I just don't know why MS spends so much time shooting itself in it's feet. So much talent and promising product gets burned for indecipherable reasons.
(use-package read-aloud :ensure t)
(setq read-aloud-engine "say")
(use-package nov :ensure t)
(add-to-list 'auto-mode-alist '("\\.epub\\'" . nov-mode))
(bind-key* "M-SPC" 'read-aloud-buf)
* It has a retention policy that ensures a data breach five years down the road won't compromise five years' worth of relevant data. 30 days of full data + maybe an year of relevant analytics (but no detailed data) are more than enough to improve software. Five years' worth of data, even if it's not strictly speaking personal data, can make identity theft trivial.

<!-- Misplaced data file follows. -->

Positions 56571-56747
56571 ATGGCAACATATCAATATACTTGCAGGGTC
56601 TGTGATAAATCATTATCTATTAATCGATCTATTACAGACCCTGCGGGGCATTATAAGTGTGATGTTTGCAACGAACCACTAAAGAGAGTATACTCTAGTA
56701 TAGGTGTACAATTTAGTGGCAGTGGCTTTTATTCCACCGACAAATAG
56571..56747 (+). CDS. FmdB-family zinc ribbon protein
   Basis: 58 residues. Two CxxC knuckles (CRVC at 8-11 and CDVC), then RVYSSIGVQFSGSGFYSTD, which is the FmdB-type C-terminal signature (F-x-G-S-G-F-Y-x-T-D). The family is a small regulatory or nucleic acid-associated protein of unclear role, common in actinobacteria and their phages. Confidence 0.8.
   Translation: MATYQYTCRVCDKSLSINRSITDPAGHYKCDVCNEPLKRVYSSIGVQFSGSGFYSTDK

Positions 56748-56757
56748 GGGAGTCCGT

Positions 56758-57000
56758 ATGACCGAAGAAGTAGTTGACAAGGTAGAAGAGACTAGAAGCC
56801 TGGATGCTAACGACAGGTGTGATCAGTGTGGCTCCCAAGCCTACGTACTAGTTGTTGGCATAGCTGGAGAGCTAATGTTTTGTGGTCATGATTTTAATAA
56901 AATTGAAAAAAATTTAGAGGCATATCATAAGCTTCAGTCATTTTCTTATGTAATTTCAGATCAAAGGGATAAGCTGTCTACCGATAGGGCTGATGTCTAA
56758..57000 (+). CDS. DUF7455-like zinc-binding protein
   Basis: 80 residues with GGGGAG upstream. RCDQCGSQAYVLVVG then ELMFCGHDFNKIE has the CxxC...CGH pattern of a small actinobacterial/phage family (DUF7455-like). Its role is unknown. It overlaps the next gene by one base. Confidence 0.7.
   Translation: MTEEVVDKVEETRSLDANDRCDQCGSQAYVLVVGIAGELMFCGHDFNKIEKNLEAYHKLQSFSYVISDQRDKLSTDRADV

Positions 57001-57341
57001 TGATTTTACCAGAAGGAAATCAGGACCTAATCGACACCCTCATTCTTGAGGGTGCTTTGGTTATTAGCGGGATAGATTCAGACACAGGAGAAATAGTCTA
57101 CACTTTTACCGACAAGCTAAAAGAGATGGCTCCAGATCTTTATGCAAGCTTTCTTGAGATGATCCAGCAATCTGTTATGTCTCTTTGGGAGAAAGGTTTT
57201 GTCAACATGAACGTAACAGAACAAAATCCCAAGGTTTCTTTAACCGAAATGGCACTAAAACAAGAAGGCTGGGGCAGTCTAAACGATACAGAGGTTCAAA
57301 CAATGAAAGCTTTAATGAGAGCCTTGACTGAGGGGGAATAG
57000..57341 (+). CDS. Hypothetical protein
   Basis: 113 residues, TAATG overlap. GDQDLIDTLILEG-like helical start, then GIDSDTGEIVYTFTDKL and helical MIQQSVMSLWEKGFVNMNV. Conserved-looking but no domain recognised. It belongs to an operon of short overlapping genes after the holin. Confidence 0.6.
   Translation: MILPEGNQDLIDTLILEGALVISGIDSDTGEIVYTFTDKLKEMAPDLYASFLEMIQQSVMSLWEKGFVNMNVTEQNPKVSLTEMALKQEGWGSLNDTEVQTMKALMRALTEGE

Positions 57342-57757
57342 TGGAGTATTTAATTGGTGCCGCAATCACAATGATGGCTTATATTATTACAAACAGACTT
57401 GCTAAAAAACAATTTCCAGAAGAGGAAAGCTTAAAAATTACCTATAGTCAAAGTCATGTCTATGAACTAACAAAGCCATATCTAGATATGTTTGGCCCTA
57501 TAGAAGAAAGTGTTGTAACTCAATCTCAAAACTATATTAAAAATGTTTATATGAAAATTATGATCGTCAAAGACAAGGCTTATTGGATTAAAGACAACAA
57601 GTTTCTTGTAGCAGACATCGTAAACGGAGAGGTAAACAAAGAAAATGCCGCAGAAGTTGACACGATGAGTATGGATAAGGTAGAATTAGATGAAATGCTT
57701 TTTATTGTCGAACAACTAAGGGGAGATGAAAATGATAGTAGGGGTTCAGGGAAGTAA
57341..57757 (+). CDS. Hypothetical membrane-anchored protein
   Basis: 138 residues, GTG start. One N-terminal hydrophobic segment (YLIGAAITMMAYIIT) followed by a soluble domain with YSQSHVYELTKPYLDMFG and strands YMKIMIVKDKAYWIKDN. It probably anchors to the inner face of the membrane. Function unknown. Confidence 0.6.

* The processes and criteria for who gets to access that data and in what manner are clear, transparent, enforceable and can be subjected to appeal by any user. Can I be reasonably sure (i.e. based on public, legally-binding statements from Microsoft) that, for instance, a Microsoft employee who has a beef with me won't be able to stalk me based on that data?
* For a large system or a piece of hardware, if I can have a reasonable assurance that, at least in the short-term (1-2 years), the data won't end up being used for ad targeting. An OS or a piece of hardware is something that you don't switch that often. If I make a purchase, I'd like to be sure that the reasons why I made it remain valid for a while.
"Makes the product better" is a great reason and I'd wholeheartedly support that, as long as I had an assurance that my data is handled responsibly.